Placental abruption occurs when the placenta, a pregnancy organ that brings oxygen and nutrients to your baby in the womb, starts to separate from the wall of your uterus. Women with high blood pressure in pregnancy are at higher risk for this serious complication.
It typically happens late in pregnancy (after 20 weeks) or during labor. If not identified early, it can cause serious problems, since the baby may not get enough oxygen and the mother can lose a lot of blood.
Contact your healthcare provider (or head to the hospital) immediately if you experience these possible signs of placenta abruption:
- vaginal bleeding (late in pregnancy)
- pain in your abdomen
- back pain
- labor pains (contractions) that do not relax
- finding blood in the fluid when your water breaks
- feeling faint
- not feeling your baby move as much as before
Nothing can stop a placental abruption or reattach your placenta. You may be able to have a vaginal delivery at this point, depending on how far along you are in pregnancy (and how healthy your baby is). Or you may need a C-section, especially if you have a lot of bleeding or you or your baby are in immediate danger.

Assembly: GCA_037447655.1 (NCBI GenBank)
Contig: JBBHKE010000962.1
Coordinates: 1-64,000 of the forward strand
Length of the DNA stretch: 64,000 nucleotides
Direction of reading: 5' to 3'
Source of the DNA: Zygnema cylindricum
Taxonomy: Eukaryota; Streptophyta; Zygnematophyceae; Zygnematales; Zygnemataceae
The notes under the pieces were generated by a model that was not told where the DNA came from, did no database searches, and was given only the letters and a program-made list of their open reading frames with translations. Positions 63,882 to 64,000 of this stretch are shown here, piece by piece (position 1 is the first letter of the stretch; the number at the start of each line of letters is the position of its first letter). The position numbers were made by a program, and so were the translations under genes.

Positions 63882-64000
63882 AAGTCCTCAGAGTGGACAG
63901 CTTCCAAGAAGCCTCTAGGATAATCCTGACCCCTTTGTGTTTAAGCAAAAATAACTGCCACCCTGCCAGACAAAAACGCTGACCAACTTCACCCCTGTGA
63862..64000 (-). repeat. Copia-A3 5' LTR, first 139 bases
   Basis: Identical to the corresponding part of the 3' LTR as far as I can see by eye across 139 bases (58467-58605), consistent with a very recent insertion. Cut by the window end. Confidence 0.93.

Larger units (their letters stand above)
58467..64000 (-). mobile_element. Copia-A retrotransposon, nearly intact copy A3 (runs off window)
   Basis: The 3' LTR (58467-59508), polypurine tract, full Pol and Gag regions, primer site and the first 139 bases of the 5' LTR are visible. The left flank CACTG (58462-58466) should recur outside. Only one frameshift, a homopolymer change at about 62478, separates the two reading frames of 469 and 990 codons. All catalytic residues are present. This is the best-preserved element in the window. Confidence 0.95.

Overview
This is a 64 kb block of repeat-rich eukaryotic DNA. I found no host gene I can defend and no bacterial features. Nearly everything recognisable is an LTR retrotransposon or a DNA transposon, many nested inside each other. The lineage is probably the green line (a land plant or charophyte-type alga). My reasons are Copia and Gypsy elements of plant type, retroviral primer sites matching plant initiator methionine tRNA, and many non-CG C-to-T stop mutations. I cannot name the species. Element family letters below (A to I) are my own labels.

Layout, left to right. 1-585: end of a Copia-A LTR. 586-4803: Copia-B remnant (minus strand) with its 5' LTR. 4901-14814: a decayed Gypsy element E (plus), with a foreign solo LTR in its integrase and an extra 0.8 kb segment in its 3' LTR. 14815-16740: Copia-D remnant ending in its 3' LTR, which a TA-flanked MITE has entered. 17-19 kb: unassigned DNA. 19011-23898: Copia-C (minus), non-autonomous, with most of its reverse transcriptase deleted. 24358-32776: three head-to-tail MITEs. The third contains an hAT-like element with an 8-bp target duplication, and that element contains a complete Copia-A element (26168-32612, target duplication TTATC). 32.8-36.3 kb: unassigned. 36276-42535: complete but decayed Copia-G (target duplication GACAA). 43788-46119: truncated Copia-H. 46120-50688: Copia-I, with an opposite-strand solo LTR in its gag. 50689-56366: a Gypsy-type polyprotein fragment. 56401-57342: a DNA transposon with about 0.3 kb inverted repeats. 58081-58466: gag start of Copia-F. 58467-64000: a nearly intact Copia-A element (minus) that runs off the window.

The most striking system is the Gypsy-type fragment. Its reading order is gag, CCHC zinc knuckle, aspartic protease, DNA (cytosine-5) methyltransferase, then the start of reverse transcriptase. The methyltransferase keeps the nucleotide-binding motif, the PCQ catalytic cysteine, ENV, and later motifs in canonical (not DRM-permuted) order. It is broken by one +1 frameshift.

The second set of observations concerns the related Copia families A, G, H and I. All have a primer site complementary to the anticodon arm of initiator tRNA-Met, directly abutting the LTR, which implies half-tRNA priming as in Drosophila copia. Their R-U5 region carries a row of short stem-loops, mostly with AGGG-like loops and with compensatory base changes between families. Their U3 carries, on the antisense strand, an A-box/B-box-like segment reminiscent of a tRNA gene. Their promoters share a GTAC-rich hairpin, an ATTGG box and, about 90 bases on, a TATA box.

If you lose a lot of blood, you may also need a blood transfusion.
Always call your regular prenatal healthcare provider about any bleeding that occurs while you are pregnant. It may be minor and not serious. Or it may be more severe and need emergency medical treatment.
See also ...
This message is not intended to provide individual medical advice. Always seek the advice of a physician or qualified healthcare provider for any questions you have about your health or medical condition, your breastfeeding issues and your infant's health. Never disregard, avoid or delay contacting a doctor or other qualified professional because of something you have read in our emails, webpages or other electronic communications.
Powered by UbiCare